infrastructure ― storage facilities, irrigation systems, fences
― as a result of storm damage.
More specifically, he says, the hurricane destroyed 70 percent
of the poultry sector’s facilities, killing about 2.2 million
chickens, and the dairy sector had about 4,200 cows either
severely affected or killed.
Flores Ortega says all the losses in the agricultural sector
mean a delay in his objective to reduce the amount of food
that’s being imported to the island from 85 percent to 70
percent. In fact, that number is set to increase as imported
goods are the only way farmers like Cruz can keep their fruit
and vegetable businesses running while they wait for the next
While Cruz has not received aid from the government yet,
Flores Ortega says farmers are eligible to receive financial
assistance from both his department and the U.S. Department
A plantain farm, with trees that are mostly knocked
down, in San Sebastián, Puerto Rico. (Carolina
In October, the USDA also approved $12 million
to provide dairy farmers with money to feed their animals
for one month. Farmers must apply to federal programs
directly through the USDA, though Flores Ortega says his
department is currently helping farmers with the process.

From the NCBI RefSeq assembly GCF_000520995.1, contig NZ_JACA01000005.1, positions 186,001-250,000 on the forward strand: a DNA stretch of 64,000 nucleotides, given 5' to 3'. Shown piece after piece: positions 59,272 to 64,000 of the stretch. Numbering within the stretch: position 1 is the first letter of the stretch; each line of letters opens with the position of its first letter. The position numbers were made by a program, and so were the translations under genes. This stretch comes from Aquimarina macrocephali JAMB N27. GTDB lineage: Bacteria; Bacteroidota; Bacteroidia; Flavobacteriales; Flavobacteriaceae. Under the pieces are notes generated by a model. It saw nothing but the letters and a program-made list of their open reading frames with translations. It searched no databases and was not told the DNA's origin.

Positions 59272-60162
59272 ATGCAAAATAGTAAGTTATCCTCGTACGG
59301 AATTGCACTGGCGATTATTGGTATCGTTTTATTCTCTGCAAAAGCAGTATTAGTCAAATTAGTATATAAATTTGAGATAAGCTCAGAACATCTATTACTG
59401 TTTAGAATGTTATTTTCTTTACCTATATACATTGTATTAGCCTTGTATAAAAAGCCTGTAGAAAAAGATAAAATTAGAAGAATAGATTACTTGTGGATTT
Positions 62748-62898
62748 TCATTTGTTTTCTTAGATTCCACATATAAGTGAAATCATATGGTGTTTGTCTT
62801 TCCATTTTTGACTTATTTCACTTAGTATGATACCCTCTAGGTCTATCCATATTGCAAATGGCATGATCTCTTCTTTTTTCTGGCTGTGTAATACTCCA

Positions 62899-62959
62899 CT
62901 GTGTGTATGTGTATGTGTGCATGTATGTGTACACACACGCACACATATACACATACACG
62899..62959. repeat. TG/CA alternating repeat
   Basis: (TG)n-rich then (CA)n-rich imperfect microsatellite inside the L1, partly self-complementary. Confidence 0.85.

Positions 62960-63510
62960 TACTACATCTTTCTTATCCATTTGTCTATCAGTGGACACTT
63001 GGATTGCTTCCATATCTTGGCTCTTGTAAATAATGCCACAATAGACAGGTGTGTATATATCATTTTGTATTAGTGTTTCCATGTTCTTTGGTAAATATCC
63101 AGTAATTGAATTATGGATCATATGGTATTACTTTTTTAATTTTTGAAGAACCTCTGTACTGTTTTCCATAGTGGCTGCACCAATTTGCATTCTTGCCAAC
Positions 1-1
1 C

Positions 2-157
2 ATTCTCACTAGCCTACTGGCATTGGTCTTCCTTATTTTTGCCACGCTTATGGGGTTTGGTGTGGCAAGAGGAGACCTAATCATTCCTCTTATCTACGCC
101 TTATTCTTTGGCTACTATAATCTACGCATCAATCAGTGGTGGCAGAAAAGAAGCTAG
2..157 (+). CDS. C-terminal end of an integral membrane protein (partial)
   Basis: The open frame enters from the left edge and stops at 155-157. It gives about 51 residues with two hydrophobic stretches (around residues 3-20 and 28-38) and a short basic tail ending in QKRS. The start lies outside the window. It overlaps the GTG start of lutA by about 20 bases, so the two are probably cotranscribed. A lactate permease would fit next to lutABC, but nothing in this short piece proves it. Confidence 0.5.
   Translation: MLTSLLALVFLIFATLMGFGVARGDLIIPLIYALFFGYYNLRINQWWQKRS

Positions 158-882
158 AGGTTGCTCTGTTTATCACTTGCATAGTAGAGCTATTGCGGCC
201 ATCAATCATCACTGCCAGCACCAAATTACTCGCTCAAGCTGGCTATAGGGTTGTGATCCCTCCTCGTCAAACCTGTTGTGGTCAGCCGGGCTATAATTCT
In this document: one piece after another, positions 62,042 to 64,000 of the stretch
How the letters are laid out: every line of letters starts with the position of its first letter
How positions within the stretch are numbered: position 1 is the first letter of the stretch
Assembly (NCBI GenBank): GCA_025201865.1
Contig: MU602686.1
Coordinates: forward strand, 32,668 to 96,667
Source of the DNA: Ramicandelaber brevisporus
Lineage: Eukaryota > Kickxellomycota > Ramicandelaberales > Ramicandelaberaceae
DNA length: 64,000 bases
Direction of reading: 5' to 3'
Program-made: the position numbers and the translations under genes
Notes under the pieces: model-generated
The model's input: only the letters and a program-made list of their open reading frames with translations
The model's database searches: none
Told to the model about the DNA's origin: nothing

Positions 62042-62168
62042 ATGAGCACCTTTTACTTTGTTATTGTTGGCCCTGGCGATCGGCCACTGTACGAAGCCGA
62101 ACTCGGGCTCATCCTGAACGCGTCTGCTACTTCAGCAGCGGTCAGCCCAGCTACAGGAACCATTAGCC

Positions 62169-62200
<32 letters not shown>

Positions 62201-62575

“We have been presenting to the local farmers, in different
regional meetings, what those programs are, what those
programs require, and what all the documentation is and how
to apply for those programs,” he said.
Herds Of Cows Wiped Out By The Storm
While Flores Ortega says the dairy sector is one of the
least-affected in the aftermath of the storms, those farmers
still felt their losses deeply.
Rubén González Echevarría, 34, is co-owner of a dairy farm in
Arecibo, about 43 miles west of San Juan. His brothers
Jonathan, 36, and Yamil, 38, also own the farm, which they’ve
managed for the past 15 years.
“I prepared the best I could, but the magnitude of the
hurricane winds was so strong that they broke everything,”
González Echevarría said in mid-October, as he showed
HuffPost the sheets of metal roofing that had been destroyed
on his farm.
During Hurricane Maria, González Echevarría says 20 of his
cows died when zinc roofing fell on them. Five calves died
during the storm as well, leaving him with 125 cows for milk
While coping with those losses and other effects of the
aftermath of Maria, González Echevarría and his brothers
still had to milk the cows and dispose of their milk. Blocked
roads prevented the company they sell their milk to from
picking it up for distribution, but milking had to continue.
“[The cows] are accustomed to being milked twice a day,” he
said, explaining how they could develop mastitis or other
conditions that could disable future milk production.